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A few weeks ago I wrote a post about some of the plants new to the garden this year.  One of them was phacelia, usually grown as a green manure, but planted here in the cut flower patch.  It was growing strongly, and I was already loving the small, pale purple flowers that were just starting to open from tightly curled flower heads.  To keep its place in the garden though, phacelia needed to be a hit with the bees and a good cut flower.

Well I can now report that it’s more than fulfilling expectations on the bee front.  The bumblebees are just crazy about it – from early in the morning until late evening there are always at least two or three, busy on the flowers.  Along with knautia and borage, phacelia makes up the top three bee plants in the garden at the moment.  So if you’re thinking about having more nectar-rich, easy to grow plants in the garden, put these on your list…

Bumblebee on phacelia

As far as cut flowers go, you couldn’t ask much more of phacelia.  It has long, straight, sturdy stems.  I’ve only had to stake one plant that was growing on its own – grown as a group the plants seem to prop each other up.  Vase life is pretty good too, with a long drink before arranging and regular water changes, the stems are lasting over a week.  Phacelia also has a very delicate perfume, and has been attracting interest in the bouquets I’ve put out for sale because it’s just that bit different.


There are only two downsides to phacelia as far as I can see – the first is its tendency to self seed.  I’m going to have to be careful and dead head any flowers that aren’t cut for bouquets… the last thing I need in this garden is another rampant self-seeder to join the parsley, poppies, feverfew and knautia.  The second is that the plant doesn’t seem to be edible… although if anyone wants to correct me on this, please do.

Phacelia 2

If it was edible, I may well have added a sprinkling to my summer pizza, topped with some of summer’s best vegetables.  Inspired by this month’s Cheese Please! challenge over at Fromage Homage, it also involves plenty of creamy soft goat’s cheese.

Fromage Homage

So far this summer, although it felt like we should be eating outside (because that’s what you do in the summer after all), the cool weather had made tea at the outdoor table a test of endurance involving big jerseys and lots of whinging from less hardy members of the family (that would be me…).  A week or so of hot, sunny weather has changed all that, and we’ve been outside as much as possible.  And as long as the good weather lasts, there will be more summer pizzas  to enjoy.


Goat’s cheese & roasted vegetable pizza

1 pizza base made using the recipe here

for the tomato sauce –

2 tbsp olive oil

250g ripe tomatoes, finely chopped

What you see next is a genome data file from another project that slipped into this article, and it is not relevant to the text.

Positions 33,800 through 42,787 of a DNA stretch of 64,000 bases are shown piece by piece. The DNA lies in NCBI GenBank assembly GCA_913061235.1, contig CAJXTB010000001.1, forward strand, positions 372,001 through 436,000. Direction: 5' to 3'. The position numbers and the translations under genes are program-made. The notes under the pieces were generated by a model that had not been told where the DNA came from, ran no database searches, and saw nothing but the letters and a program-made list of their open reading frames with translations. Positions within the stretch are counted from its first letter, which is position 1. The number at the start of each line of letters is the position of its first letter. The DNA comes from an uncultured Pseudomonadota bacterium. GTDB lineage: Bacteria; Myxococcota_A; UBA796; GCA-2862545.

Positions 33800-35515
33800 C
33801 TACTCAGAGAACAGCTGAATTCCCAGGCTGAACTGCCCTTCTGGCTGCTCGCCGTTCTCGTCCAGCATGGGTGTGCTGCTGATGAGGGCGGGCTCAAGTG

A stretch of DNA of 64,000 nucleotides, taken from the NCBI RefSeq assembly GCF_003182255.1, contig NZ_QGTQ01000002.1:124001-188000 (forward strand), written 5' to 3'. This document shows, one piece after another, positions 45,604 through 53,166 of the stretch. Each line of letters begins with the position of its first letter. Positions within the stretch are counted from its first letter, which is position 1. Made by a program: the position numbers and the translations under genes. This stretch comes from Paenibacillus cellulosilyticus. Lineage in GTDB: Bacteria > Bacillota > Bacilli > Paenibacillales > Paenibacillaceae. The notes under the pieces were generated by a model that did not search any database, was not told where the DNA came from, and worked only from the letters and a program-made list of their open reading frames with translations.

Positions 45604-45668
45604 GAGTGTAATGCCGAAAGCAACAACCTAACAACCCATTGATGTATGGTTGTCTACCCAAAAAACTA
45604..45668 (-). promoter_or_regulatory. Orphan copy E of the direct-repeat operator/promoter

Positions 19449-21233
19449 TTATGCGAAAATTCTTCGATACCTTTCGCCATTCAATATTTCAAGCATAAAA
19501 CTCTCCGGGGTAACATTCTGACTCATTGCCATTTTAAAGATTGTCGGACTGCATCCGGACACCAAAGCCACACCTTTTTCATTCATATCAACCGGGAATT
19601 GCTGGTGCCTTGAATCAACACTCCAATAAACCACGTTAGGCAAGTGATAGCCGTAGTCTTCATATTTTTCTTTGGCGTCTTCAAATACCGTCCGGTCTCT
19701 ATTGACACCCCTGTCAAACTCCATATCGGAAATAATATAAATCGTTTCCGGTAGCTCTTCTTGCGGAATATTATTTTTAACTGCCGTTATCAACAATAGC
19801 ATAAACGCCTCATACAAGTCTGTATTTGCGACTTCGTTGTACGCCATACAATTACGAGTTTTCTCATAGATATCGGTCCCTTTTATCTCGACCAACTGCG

2 cloves garlic, peeled and crushed

1 red chilli, deseeded and finely chopped

1 tbsp balsamic vinegar

½ tbsp light brown soft sugar

Sea salt

for the topping –

1 small red onion, peeled and chopped

½ (or 1 small) aubergine, chopped into smallish chunks

1 small courgette, chopped

2 tbsp olive oil

3 sprigs fresh thyme

100g soft goat’s cheese

freshly ground black pepper

extra virgin olive oil to drizzle over top

Make the pizza dough first, and while it’s rising get the tomato sauce on.  Put all the sauce ingredients apart from the salt into a pan and stir to combine.  Bring the mixture to a gentle boil, then turn down the heat and simmer until you have a nice thick, rich sauce – giving it all a stir from time to time so that the flavours mix and it doesn’t burn at the bottom.  When the sauce has thickened, taste to check for seasoning and add a little salt if needed.

Once the sauce is cooking, preheat the oven to 190oC, 375F, gas 5.  Mix the red onion, aubergine and courgette together on a baking sheet, pour the olive oil over them and throw on the thyme sprigs.  Then toss everything together to get as much of the veg coated with oil as possible.  Roast the vegetables in the preheated oven for about 20-30 minutes – until tender.  Take the tray out of the oven about half way through the cooking time and give the mixture a stir around before returning to the oven to continue cooking.

When the pizza dough is ready and the vegetables are roasted, oil a large pizza stone or baking sheet.  Roll the dough out on a floured board to get a circle about 12″ (30cm) in diameter. Put this pizza base on the oiled sheet.  Spread the tomato sauce over the base, top with the roasted veg and then dot the whole lot with small pieces of goat’s cheese.

Bake for about 15 minutes, until the base is nice and golden around the edges.  A good few grindings of black pepper and a drizzle of olive oil over the top finish the pizza off nicely.